* Mining sector top gainer, lifted by Inpex
* Volatility remains in market - analyst
* Japanese companies' annual profit forecasts flat - Daiwa
TOKYO, Feb 13 (Reuters) - Japan's Nikkei rose to a near two-month high on Wednesday on optimism that Washington and Beijing may be nearing a deal to end their trade dispute.
The Nikkei share average surged 1.3 percent to 21,144.48 points, the highest closing level since Dec. 17.
The broader Topix gained 1.1 percent to 1,589.33.
Investors' appetite for riskier assets improved after U.S. President Donald Trump said on Tuesday that he could see letting the March 1 deadline for reaching a trade agreement with China slide a little if the two sides were close to a complete deal.
The two sides are meeting in Beijing this week.
The escalating trade war and resulting disruptions in global supply chains have increasingly weighed on China's export-reliant neighbors such as Japan, South Korea and Taiwan.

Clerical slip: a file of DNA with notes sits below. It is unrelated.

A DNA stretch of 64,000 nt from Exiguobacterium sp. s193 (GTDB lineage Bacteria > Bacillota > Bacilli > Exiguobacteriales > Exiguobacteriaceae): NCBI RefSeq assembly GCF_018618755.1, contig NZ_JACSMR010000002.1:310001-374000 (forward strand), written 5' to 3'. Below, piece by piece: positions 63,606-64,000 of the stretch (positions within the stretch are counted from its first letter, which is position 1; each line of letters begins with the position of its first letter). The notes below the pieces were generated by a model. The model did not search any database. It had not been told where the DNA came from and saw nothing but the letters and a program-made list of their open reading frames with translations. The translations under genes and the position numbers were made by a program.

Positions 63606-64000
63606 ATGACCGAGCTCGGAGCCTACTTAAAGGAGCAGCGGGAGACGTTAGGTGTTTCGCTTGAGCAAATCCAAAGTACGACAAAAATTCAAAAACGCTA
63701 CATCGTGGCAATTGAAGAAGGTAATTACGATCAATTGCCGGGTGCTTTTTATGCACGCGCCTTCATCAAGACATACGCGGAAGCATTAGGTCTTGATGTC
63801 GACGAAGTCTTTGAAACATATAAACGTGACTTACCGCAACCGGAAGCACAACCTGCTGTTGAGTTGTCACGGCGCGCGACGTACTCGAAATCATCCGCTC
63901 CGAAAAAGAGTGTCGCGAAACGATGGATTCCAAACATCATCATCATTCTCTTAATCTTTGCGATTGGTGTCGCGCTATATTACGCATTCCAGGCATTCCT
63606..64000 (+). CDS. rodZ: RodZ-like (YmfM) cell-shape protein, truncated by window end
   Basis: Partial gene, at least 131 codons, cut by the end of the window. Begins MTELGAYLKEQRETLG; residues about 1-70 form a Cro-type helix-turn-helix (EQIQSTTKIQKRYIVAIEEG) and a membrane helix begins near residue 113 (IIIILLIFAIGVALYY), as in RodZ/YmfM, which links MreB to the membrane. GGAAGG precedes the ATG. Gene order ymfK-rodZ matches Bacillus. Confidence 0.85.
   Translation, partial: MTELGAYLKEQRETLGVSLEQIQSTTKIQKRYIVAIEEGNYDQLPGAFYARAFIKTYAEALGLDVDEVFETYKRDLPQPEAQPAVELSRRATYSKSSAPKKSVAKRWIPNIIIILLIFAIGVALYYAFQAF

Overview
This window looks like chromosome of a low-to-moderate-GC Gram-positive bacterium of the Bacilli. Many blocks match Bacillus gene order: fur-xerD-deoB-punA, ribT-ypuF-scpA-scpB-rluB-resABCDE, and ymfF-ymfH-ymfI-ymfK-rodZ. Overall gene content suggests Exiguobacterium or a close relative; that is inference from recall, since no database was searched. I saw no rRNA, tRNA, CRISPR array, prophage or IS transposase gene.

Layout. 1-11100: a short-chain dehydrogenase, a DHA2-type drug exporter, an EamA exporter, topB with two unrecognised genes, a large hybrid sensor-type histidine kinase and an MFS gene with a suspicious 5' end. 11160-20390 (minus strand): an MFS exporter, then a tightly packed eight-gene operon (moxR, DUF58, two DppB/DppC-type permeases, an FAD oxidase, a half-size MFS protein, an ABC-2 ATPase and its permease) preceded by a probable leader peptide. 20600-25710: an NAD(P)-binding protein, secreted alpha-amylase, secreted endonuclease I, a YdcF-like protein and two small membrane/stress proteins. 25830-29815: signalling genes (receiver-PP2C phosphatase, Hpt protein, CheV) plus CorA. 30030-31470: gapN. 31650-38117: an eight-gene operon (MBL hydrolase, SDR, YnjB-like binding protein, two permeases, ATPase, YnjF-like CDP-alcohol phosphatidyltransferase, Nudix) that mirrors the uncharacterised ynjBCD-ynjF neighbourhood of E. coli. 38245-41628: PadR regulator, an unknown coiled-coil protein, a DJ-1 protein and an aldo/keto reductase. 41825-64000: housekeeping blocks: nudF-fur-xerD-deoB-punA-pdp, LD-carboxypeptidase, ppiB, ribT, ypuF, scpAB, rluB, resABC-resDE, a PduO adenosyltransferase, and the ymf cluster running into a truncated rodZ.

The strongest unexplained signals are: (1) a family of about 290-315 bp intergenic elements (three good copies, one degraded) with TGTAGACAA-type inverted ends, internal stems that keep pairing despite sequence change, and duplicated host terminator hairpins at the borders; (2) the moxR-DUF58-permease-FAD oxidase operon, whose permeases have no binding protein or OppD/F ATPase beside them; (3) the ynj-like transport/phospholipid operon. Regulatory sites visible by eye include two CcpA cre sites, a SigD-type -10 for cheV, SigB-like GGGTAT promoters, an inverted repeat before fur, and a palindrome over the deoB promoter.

An agreement in principle in Washington to avoid another government shutdown also helped sentiment, sending U.S. stocks higher overnight.
"Investors are taking heart from the positive note from Wall Street yesterday, but volatility could persist depending on more headlines," said Takuya Takahashi, a strategist at Daiwa Securities.
He also said the market has priced in Japanese quarterly earnings, with the season almost over.
According to Daiwa Securities, 152 out of 200 large companies that the brokerage covers, excluding SoftBank Group and other telecommunication firms, have reported a 1 percent drop in pretax profits on average for April-December.
For the fiscal year ending March, they expect their profits to be flat.
Wednesday's winners included index heavyweights SoftBank Group and Fanuc Corp, which rose 4.9 percent and 2.4 percent, respectively.
Oil explorer Inpex jumped 12 percent after sharply raising its net profit outlook for the year.
Inpex was the Nikkei's biggest gainer and made the mining sector the top sectoral performer.
Kabu.com Securities rose 5.9 percent after KDDI Corp said on Tuesday it would spend $800 million to buy a minority stake in Kabu.com. (Editing by Kim Coghill)